More patients are coming in seeking medical treatment only for doctors to quickly learn addiction is another ailment that must be tackled.
To help patients who are also suffering through addiction, University Hospitals Elyria Medical Center has partnered with a Cuyahoga County-based group of physicians and physician assistants trained in addiction medicine to provide on-site services.
As part of the agreement first reached in October, GMA Consultants will provide services when a patient requires detoxification from drugs and/or alcohol during their hospital stay.
“Often patients who abuse drugs or alcohol will be admitted to a hospital for something other than addiction and then start to experience withdrawal,” said Dr. Chris Adelman, a founding member of GMA Consultants and board-certified in addiction and emergency medicine. “Nurses and social workers are not trained to see patients through withdrawal, which can sometimes be a life-threatening experience for addicts. By stabilizing them and controlling withdrawal symptoms, we can ensure they receive the medical treatment they need.”
This is not a drug rehabilitation program.
“This is about the immediate problem of withdrawal and getting a patient through that,” Adelman said. “If they are in the hospital long enough, we can also help them through the detox process, which can be three to four days for alcohol addiction and longer for opiate users. After that, we can refer them to either inpatient or outpatient rehab services.”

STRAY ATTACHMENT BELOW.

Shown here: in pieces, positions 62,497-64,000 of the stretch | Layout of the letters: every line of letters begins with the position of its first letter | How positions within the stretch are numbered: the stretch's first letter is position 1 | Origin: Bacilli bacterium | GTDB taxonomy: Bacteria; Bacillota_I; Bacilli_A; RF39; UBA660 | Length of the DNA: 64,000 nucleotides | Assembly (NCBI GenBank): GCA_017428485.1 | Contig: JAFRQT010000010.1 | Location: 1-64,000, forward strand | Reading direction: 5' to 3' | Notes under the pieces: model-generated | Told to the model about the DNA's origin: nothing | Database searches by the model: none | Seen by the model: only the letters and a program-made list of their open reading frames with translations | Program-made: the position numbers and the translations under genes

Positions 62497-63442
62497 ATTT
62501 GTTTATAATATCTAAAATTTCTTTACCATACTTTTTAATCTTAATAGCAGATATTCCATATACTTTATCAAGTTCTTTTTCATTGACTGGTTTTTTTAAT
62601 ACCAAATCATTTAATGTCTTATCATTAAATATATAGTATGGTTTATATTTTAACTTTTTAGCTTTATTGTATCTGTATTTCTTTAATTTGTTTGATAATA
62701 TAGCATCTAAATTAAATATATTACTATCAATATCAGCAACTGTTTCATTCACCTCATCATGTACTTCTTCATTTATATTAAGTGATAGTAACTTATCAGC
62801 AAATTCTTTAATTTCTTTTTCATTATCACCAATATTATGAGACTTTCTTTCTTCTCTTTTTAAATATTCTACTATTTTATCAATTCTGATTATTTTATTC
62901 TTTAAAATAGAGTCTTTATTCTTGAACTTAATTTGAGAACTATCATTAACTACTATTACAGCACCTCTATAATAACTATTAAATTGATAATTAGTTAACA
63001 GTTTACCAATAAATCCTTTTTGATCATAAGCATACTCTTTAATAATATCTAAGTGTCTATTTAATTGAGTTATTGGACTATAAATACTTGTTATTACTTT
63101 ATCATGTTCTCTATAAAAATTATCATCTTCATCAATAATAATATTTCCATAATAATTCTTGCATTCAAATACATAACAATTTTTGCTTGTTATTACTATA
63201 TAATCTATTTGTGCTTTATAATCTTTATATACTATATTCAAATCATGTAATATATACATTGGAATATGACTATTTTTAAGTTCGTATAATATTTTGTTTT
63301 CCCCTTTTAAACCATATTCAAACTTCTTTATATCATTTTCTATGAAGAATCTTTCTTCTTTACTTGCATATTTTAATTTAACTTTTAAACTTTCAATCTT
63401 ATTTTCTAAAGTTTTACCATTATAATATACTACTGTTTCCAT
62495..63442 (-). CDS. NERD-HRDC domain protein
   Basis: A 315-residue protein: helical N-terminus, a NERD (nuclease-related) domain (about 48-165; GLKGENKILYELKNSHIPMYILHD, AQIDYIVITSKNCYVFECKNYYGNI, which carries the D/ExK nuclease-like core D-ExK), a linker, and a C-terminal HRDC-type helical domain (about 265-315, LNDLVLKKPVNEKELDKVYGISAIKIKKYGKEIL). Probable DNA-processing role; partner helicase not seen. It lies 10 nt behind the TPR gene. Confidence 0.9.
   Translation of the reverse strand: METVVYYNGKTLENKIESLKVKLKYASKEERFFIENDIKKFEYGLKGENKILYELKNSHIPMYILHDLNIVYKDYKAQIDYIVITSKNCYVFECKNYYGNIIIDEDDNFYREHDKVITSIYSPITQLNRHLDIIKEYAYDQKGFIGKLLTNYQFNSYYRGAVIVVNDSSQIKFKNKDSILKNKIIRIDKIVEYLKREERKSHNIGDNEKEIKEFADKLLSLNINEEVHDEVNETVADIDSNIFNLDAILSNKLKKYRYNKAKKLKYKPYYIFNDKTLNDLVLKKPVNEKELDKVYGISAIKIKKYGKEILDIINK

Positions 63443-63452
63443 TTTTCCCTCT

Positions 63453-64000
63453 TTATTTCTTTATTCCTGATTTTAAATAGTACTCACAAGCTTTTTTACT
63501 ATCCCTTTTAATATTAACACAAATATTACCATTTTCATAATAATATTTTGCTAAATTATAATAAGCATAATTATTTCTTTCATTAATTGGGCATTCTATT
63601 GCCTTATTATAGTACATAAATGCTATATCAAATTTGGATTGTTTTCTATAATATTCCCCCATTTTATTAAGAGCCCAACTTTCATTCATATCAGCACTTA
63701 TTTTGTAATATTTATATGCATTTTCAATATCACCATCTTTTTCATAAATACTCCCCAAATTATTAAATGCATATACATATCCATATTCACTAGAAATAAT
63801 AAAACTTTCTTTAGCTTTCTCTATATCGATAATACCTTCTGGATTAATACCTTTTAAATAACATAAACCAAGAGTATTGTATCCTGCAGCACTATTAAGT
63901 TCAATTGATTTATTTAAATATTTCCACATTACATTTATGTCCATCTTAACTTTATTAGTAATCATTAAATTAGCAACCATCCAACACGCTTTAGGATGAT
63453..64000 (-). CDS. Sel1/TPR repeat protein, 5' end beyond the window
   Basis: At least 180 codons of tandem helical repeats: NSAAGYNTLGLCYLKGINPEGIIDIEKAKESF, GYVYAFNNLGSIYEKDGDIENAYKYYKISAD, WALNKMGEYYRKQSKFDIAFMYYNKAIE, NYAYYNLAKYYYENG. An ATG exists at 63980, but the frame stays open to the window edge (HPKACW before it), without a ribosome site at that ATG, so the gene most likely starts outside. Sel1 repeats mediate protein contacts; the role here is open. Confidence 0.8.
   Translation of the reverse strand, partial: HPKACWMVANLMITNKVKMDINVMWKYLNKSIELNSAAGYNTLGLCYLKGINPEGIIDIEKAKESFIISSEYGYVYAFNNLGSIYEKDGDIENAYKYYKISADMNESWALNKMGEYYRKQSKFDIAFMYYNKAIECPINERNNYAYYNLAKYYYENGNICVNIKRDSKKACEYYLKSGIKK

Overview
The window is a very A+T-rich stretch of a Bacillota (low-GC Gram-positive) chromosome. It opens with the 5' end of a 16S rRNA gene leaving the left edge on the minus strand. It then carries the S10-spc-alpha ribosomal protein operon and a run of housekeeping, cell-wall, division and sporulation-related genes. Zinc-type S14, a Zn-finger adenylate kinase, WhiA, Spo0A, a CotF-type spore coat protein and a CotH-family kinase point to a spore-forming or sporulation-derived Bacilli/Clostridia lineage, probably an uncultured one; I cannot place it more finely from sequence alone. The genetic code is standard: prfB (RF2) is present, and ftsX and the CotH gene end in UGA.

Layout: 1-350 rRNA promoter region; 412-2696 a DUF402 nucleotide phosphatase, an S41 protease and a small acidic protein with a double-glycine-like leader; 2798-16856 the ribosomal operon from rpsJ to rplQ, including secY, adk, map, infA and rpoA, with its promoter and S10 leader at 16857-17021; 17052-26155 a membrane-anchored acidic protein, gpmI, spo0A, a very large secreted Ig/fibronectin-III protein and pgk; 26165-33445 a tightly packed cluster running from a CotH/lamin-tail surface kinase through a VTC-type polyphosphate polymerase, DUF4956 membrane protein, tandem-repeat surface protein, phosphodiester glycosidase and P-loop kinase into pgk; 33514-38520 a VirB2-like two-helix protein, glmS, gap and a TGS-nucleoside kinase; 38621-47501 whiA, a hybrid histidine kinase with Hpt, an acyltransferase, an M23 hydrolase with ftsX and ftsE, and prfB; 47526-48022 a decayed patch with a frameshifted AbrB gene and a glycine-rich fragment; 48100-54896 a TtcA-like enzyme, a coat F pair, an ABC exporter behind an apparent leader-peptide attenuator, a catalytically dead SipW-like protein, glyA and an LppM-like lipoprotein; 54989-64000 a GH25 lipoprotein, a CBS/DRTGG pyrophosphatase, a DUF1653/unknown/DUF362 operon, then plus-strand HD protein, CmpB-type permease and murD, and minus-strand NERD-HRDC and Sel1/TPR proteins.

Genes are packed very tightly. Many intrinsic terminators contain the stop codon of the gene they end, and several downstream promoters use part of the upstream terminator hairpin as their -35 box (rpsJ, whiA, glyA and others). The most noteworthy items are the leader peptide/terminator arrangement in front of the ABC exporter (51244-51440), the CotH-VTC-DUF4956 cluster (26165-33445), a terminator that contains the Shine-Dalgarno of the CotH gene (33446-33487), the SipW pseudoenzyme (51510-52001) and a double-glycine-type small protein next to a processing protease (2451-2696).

Adelman said the program is unique because most emergency room physicians are not trained addiction specialists. However, UH realized the need in the community and took actions.
“It really is a pioneering kind of program with (UH) recognizing they need assistance in this area,” he said. “I think it will be a model for other hospitals. We think eventually, hopefully someday soon, every hospital will have this service, because this problem of drug addition is not going away.’’
It is the first program of its kind in Lorain County.
“Our nurses and hospital staff voiced concern that it had become increasingly difficult to manage patients who were going through withdrawal,” said Dr. Douglas McDonald, vice president of medical affairs. “We realized the time was right to implement a program that brought addiction specialists to our facility, for the safety and wellbeing of both our patients and our staff.”
Adelman said he operates similar programs in other hospitals in the region as well as through drug treatment facilities in several counties. He has seen firsthand how withdrawal can force patients to forego the treatment they need.
“The withdrawal causes them to often become abusive, which is dangerous for them as well as their caregiver,” he said.
Withdrawal from alcohol can cause delirium tremors, high blood pressure, rapid heart rate and seizures. Patients going through opiate withdrawal often experience profuse sweating, muscle pain nausea, vomiting and diarrhea.
The program is being funded by the hospital’s auxiliary through events and sales generated by the gift store in the hospital.